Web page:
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‘Oppenheimer’ review: a towering masterclass in multiplex movies

Christopher Nolan's big screen take on the father of the atomic bomb deserves to be seen on the biggest screen possible.

By Anna Smith

Cillian Murphy in Oppenheimer (Picture: Press)

A powerful, visually spectacular drama that demands your full concentration, Oppenheimer is unmistakably the work of writer-director Christopher Nolan. His second historical film after Dunkirk, it stars an excellent Cillian Murphy as the titular scientist, J Robert Oppenheimer, known as the father of the atomic bomb. 

How does a scientist create a device that could kill millions – and how does he live with that knowledge? Nolan’s film goes some way to exploring this, as we see Oppenheimer wrestling with his conscience yet excited by invention – along with the chance to beat the Nazis in the arms race. After plenty of scene-setting in academic circles, the action moves to the Los Alamos laboratory in New Mexico, 1945, where the Manhattan Project team prepare for the Trinity Test: the controlled detonation of the world’s first nuclear device. What are the chances this could actually blow up the entire world? asks Matt Damon’s project director Lt Leslie Groves Jr. “Chances are near zero,” comes Oppenheimer’s unreassuring response. The tension is palpable as hands hover over the big red button. This is the film’s stand out sequence, nerve-wracking and even darkly funny as scientists pull up chairs and cover themselves with sunscreen to watch the blast in the desert. Hoyt van Hoytema’s cinematography is particularly jaw-dropping here, especially if you’re watching this in IMAX 70MM.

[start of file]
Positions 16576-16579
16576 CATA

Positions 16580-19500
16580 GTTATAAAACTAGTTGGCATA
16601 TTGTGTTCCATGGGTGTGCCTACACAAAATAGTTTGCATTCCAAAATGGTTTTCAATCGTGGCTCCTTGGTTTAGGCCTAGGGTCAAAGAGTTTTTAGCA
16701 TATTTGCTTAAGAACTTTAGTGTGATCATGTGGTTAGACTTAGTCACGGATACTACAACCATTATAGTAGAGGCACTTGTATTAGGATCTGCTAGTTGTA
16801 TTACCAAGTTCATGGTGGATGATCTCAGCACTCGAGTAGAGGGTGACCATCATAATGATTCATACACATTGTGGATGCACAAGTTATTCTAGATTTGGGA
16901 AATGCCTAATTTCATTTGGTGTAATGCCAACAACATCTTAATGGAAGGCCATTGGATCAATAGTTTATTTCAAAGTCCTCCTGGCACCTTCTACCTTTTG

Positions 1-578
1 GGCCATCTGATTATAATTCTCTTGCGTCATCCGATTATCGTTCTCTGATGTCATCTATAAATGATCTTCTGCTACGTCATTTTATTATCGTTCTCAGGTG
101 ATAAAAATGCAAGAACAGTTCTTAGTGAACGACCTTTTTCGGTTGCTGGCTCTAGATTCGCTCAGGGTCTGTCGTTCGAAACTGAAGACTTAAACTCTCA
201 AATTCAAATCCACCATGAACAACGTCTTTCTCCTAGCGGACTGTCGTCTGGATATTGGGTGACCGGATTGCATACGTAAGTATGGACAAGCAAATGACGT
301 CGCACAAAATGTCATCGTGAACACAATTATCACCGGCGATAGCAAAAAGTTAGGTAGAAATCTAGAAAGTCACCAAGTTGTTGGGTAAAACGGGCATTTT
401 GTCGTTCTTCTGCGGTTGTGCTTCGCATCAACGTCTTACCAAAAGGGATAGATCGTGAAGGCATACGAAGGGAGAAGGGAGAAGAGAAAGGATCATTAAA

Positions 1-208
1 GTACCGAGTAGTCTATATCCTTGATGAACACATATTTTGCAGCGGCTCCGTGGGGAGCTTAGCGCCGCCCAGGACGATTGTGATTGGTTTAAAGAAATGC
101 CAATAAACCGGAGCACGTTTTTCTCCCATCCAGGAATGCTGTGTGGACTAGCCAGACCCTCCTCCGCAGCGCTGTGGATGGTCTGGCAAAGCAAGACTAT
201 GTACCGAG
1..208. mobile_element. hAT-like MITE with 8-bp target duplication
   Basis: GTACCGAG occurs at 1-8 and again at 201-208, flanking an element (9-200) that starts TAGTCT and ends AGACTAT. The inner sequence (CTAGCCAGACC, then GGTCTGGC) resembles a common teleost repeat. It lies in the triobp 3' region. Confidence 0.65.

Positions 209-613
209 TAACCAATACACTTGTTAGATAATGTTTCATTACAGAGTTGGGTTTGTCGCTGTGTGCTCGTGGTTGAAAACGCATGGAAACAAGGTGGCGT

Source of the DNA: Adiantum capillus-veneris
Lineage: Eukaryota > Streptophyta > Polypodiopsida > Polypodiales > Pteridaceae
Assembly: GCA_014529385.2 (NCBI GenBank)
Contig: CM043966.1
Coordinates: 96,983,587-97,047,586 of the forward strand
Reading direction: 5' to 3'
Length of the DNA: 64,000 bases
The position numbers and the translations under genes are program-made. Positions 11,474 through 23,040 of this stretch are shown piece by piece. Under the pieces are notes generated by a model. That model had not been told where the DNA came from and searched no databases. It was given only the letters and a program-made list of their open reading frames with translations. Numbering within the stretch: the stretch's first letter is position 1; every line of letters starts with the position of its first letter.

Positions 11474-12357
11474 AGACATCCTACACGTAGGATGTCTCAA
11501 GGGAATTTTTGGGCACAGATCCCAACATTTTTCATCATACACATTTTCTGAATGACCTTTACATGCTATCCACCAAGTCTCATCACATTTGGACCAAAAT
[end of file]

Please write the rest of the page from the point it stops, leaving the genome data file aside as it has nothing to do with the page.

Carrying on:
That said, Nolan has made a potentially confusing visual decision: to film certain scenes in colour and others in black and white. His goal is to show the difference between Oppenheimer’s perspective (colour) and that of Lewis Strauss (Robert Downey, Jr), the Atomic Energy Commissioner who questions Oppenheimer’s credibility. Downey Jr is absolutely tremendous, but his dialogue-dominated scenes risk adding to the confusion, and there’s little time for the audience to digest the information. The starry casting can also be distracting, as you watch one Oscar-nominee after another putting everything into their few lines of exposition. Those lining up to play key historical figures include Rami Malek, Kenneth Branagh, Casey Affleck, Benny Safdie and Tom Conti. As for the female characters, they’re well-cast but underserved: Emily Blunt’s Kitty Oppenheimer is largely characterised by her alcohol consumption, and Florence Pugh’s Jean Tatlock is shown in brief scenes, often nude. There is little mention of either’s profession (a biologist and a psychiatrist, since you ask). 

So: underwritten female roles, a dense plot that demands a second viewing, an all-star cast, incredible visual style and a thought-provoking story… this is Nolan, warts and all. Fans will be debating where it lands in the pecking order of his films: for my money it’s hovering down somewhere with Tenet, beneath Interstellar and well below Inception and Memento. But it’s still an incredible technical achievement and streets ahead of many a multiplex movie. It’s undoubtedly more serious, too: if you’re brave enough to do the Barbieheimer double bill, maybe see this one first.